Ethiopia and the Horn of Africa are no strangers to turmoil, prompting the president of the Meserete Kristos Church to send a message of support to Mennonites in Ukraine in MKC’s April newsletter.
“My words are completely inadequate to explain the pain and suffering you are passing through,” wrote MKC President Desalegn Abebe. “This is a dark and terrible time. We, too, have been in similar challenges, but we still believe that God is in control and able to transform the darkness into a shining light in the days ahead.”
Abebe also has a message for North American Mennonites. A year and a half of violence has led to 12 MKC churches being burned, 44 displaced and 163 full-time ministers and their families displaced and without income.
“Your forefathers planted MKC in Ethiopia,” he said by online video. “Now we are the largest church [in Mennonite World Conference], and we are in need. Come over and help us so that we can help the needy ones among us. And pray for us that God would bring some bright days ahead.”
The World Food Programme said 7 million Ethiopians were in dire need of food assistance last October. The United Nations reported more than 2 million people have fled their homes.
MKC is involved in humanitarian aid and peacebuilding, such as trauma-healing programs in remote villages and participation in Ethiopia’s National Dialogue Commission.
The conflict began in 2020 between the national government and the Tigray People’s Liberation Front, based in the northern state of Tigray.
Violence shifted to neighboring states with regional and ethnic militias. A U.N. report on human-rights violations implicated all sides.
The situation is complex for MKC because the church includes members from all regions and ethnic groups in the conflict. Abebe said it is a challenge to encourage churches not to take a position but focus on unity in Christ.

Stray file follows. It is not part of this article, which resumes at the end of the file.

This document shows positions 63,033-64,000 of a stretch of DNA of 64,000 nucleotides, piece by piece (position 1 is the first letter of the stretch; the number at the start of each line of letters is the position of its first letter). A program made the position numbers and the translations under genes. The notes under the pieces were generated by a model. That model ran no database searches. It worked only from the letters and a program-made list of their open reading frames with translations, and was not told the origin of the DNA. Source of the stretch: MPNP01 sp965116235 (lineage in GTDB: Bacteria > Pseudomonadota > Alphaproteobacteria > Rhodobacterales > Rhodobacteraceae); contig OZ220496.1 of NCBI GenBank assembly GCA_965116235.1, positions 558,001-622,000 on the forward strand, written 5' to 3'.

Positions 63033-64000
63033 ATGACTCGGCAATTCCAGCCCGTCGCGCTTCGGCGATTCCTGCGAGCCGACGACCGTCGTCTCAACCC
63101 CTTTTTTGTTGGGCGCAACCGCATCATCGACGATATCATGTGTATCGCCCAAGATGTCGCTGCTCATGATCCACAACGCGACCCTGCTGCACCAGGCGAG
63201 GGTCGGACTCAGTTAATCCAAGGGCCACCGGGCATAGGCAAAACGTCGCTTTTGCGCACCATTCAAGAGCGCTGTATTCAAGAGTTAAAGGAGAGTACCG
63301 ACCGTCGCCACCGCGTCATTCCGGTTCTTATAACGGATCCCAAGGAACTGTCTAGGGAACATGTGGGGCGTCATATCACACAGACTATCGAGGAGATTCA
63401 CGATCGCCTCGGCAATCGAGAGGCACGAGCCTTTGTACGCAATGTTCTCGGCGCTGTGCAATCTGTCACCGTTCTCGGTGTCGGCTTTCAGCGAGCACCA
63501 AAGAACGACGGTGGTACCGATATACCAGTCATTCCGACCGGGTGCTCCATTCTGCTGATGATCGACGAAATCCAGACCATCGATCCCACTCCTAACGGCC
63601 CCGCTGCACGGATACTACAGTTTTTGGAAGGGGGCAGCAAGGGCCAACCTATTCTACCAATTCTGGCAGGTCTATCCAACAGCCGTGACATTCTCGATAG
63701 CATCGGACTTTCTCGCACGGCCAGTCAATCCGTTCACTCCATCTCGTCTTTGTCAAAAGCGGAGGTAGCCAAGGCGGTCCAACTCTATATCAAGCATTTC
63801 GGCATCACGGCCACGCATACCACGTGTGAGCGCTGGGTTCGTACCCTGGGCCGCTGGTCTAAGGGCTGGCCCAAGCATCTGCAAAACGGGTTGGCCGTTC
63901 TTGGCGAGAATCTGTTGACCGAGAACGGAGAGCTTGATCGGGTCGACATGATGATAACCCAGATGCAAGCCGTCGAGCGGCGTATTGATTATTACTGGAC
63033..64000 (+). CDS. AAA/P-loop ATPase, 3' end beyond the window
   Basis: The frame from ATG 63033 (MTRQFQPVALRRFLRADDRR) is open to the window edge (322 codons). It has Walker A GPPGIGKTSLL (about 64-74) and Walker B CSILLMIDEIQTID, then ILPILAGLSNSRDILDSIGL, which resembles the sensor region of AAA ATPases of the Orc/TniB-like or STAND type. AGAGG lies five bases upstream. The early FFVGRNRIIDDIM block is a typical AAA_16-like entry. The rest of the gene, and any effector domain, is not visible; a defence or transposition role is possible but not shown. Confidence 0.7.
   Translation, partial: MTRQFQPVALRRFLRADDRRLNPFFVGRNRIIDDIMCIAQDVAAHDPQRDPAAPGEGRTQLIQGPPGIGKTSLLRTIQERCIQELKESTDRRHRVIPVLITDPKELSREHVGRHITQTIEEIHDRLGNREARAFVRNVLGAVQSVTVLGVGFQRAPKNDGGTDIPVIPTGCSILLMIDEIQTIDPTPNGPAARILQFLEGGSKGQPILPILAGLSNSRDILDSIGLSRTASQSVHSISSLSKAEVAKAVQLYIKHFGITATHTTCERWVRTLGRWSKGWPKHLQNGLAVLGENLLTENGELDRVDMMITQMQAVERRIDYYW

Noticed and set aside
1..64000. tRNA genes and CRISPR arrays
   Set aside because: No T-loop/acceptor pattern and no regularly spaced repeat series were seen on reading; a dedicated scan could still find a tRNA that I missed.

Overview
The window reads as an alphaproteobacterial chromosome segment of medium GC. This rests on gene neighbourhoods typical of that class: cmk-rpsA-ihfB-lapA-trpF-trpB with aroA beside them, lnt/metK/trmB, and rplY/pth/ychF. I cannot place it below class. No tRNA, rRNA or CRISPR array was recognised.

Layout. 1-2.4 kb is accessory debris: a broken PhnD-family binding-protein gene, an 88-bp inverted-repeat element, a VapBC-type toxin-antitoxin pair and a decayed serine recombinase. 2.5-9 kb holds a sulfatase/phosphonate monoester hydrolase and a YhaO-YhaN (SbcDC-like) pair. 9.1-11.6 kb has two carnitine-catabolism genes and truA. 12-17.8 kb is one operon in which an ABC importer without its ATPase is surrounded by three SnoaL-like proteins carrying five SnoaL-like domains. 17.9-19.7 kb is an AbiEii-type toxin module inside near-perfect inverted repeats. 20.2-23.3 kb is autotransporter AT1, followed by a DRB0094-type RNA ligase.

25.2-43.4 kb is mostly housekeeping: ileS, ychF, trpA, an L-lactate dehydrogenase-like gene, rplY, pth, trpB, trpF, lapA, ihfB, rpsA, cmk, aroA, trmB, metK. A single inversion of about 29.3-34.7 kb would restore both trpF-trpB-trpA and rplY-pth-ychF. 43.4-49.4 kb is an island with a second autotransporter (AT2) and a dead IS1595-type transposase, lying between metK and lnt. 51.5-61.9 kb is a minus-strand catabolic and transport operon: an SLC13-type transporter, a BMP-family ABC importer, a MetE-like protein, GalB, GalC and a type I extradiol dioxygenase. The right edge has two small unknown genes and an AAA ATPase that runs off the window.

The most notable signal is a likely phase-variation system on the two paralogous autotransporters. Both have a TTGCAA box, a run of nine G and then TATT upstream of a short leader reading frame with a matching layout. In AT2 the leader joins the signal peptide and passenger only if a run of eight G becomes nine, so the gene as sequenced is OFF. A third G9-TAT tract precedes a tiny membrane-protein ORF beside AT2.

“I can’t deny that division is in our midst based on ethnic background,” he said, adding there are also strong signs of churches supporting each other.
MKC is also working for peace on the political level. Abebe and colleagues are in conversation with government officials about both aid and peace. An MKC member was recently selected to sit on the 11-member National Dialogue Commission.
A continent away, another conflict compounds the suffering in Ethiopia.
Mennonite Central Committee Ethiopia country representatives Rebecca and Paul Mosley said inflation related to Russia’s invasion of Ukraine makes food relief more expensive.
“Inflation is catastrophic here,” they said from Addis Ababa. “Inflation means people just don’t eat.”
MCC has added emergency response to its work with partners, including MKC, in conservation agriculture, health, water, education and peacebuilding. Much of MCC’s emergency relief is through Afar Pastoralist Development Association, the largest nongovernmental organization in Afar, which borders Tigray.
Life was difficult in the sparsely populated state even before the violence. Many inhabitants are nomadic goat herders. The Mosleys said herds have been decimated and thousands of people displaced. In cases where people can return, they go back to destroyed homes, clinics, schools and water systems. MCC is partnering with APDA to provide palm-mat shelters.
MCC partners with MKC to train people in trauma healing and peacebuilding. MCC also assisted organizing a national gathering at which representatives from Christian denominations discussed conflict and peace.
Abebe holds gratitude for support from Mennonites around the world.
“Many countries have given us weapons to fight each other,” he said. “But Mennonites in the rest of the world have given us money and courage.
“We are one body in Christ. If one part of our body is sick, all of our body [is] sick. If you feel that [sickness], then now is a time to join hands and help our people in Ethiopia and in Ukraine.”
MKC ministries can be supported by contacting Norm Dyck of Mennonite Church Eastern Canada at email@example.com or 855-476-2500 ext. 707, or by contributing to MCC’s work.
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